China’s stock market has launched an impressive turnaround, thanks largely to an anticipated rebound in economic activity. Those expectations are based on Beijing’s recent reversal of its strict Covid policies and, as I’ll explain here, the newfound optimism carries great significance for investors in both Chinese stocks and gold.
While not widely known, there’s a fairly close historical correlation between China’s stock market trend and the gold price trend. Specifically, when China stocks are in the ascendant, gold prices tend to follow the same upward path. Conversely, a bear market in China’s equity market typically sees gold prices slumping.
It should be emphasized that the relationship between China’s stock market—as reflected in the Shanghai Composite Index—and gold isn’t always a perfect one-to-one correlation. And it’s useful to know that sometimes gold prices lead China’s market higher (or lower) while at other times China stocks are in the leadership position.
The takeaway here isn’t that one market always leads the other, but that both markets tend to confirm the main trend of the other. In cases where one market moves strongly higher while the other declines, it’s a sign the rising market’s trend (whether gold or stocks) is unsustainable and will likely soon reverse. (Think of the China stock/gold relationship as being something like Dow Theory, which posits that the Dow Jones Transportation Average should ideally confirm rising trends in the Dow Industrials to ensure a healthy market.)
One reason for the connection between gold and China stocks is that China is the world’s top gold consumer. Along with India, China accounts for nearly 60% of gold jewelry consumption globally. China is also the world’s top gold producer and is responsible for some 11% of production worldwide.
China’s citizens, moreover, have long had an affinity for gold with many of them keeping a portion of their life savings in the form of physical bullion, jewelry or gold coins. China’s love for the yellow metal helps explain why gold’s price trends are largely influenced by China’s economy. Simply put, when China’s consumers are in a position of strength, they buy gold—and lots of it; on the other hand, gold demand tends to diminish when China’s economy is weakening.
With this in mind, let’s take a look at some examples from the recent past as to how this relationship works and, more importantly, how you can use it to profit from trends in both markets. (In the examples below I’ll be using the Dow Jones Shanghai Index to represent China’s stock market trends, with gold prices on the lower part of each chart.)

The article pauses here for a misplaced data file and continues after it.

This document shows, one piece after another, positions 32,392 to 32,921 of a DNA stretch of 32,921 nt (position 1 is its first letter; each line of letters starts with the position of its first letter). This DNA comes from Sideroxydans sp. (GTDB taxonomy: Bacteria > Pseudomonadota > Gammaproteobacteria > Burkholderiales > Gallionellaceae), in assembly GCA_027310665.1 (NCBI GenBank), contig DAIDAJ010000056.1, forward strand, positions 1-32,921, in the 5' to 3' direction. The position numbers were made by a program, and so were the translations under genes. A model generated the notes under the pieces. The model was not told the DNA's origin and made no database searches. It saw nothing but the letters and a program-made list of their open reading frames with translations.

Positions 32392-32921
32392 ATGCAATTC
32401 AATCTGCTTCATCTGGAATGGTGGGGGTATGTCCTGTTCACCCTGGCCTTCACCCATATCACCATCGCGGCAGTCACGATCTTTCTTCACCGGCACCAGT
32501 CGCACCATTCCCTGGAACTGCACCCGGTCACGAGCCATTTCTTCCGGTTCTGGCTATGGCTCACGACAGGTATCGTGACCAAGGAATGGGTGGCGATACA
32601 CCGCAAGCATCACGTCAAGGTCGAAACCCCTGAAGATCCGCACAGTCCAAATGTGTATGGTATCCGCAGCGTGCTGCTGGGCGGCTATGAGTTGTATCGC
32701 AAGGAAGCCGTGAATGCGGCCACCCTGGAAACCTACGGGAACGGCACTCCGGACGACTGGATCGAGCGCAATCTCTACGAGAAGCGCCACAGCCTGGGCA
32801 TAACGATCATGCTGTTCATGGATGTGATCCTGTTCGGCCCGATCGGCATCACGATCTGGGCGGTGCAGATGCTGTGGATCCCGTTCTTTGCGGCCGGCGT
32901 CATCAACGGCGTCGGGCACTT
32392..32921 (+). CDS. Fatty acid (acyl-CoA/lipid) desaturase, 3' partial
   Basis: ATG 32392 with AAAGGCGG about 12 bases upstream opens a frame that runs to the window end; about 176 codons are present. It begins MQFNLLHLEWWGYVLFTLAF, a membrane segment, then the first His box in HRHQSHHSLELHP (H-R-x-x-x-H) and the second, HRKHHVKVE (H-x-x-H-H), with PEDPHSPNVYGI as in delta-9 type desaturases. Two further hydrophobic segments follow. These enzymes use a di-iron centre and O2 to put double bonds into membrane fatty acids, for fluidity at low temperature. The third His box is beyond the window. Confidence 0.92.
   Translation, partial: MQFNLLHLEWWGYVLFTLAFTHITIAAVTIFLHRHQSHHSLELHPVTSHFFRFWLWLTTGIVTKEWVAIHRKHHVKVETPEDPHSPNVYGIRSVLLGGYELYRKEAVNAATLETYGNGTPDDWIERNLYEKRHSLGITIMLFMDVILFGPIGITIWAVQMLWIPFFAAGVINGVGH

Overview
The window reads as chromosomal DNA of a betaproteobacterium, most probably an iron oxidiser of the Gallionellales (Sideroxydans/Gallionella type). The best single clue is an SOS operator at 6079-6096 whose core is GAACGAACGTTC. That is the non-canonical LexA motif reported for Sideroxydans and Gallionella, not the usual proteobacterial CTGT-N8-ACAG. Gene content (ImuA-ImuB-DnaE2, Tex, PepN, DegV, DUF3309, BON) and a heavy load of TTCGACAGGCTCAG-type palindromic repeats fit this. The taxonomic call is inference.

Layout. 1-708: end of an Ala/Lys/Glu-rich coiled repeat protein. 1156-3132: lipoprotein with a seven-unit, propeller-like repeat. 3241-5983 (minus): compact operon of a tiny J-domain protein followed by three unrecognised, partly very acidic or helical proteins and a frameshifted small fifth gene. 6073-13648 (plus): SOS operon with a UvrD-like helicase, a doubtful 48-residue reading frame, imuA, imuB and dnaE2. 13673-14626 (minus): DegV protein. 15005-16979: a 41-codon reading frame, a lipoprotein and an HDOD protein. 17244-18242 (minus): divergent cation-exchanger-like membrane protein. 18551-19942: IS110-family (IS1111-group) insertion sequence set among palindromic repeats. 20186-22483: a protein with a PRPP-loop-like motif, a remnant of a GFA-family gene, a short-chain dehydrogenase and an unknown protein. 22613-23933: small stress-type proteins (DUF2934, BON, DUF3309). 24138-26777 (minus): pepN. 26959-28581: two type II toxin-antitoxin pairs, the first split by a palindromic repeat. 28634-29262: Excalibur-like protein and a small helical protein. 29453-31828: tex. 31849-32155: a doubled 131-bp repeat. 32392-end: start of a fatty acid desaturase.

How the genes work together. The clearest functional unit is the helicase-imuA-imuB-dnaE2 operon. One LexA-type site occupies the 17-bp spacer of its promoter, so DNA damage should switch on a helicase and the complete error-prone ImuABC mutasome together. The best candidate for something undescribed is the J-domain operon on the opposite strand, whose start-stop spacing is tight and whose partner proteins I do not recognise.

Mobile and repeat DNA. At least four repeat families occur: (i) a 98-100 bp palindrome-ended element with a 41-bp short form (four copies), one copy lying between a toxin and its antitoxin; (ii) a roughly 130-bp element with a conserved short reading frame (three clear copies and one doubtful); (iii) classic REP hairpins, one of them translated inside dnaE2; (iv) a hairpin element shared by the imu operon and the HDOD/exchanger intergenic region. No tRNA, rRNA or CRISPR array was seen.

Gold Prices and Chinese Stocks
Shown here is the last runaway bull market China’s equity market experienced in the last decade. It began in late 2014 and peaked the following June. Gold prices, however, refused to confirm the runaway rally in China stocks (which later proved to be more of a “bubble” than a fundamentals-based bull market). The stock rally proved to be relatively short-lived and eventually, stocks succumbed to selling pressure. The bearish gold trend during those months warned astute investors to not believe the hype.
On the other side of the ledger, while both gold and Chinese stocks were on the rise during the years 2009 through 2010 (not shown), gold prices continued to rally into September 2011 while Chinese equities trended lower for most of that year. As it turned out, this divergence was something of a warning sign for gold investors, as the metal ended up collapsing in late 2011 and following China stocks lower for the next two years.
A more recent example of gold serving as a “heads up” for China’s stock market happened in the fourth quarter of 2018 when the metal’s price commenced a sudden ascent that continued well into 2020. In this case, gold prices led the way higher for China stocks with a lag time of about two months. But the message was unmistakable: global gold demand was exploding in the face of China’s trade war with the U.S., which hurt the latter more than the former. And as the market evidently foresaw a beneficial outcome to the trade war for China, Chinese stocks kicked off a bull market well in advance of the trade deal that was signed in early 2020.
Fast-forward to 2022 when China’s zero-Covid policy was in full swing and it’s clear to see the detrimental impact it had on both the nation’s economy and equity market. Starting last fall, however, when it became apparent the government would loosen the strictures, both gold and stocks turned the corner at the same time. For the last three months, both markets have trended higher in unison—the first such occurrence over a similar timeframe since 2020.
The implication of this relationship is bullish for both markets. And while the duration of the upward trend is anyone’s guess, similar occurrences in the past have resulted in elevated prices for both markets lasting anywhere from five to 18 months. All told, if the historical relationship holds true this time around, China and gold investors can expect better times as we head further into the new year.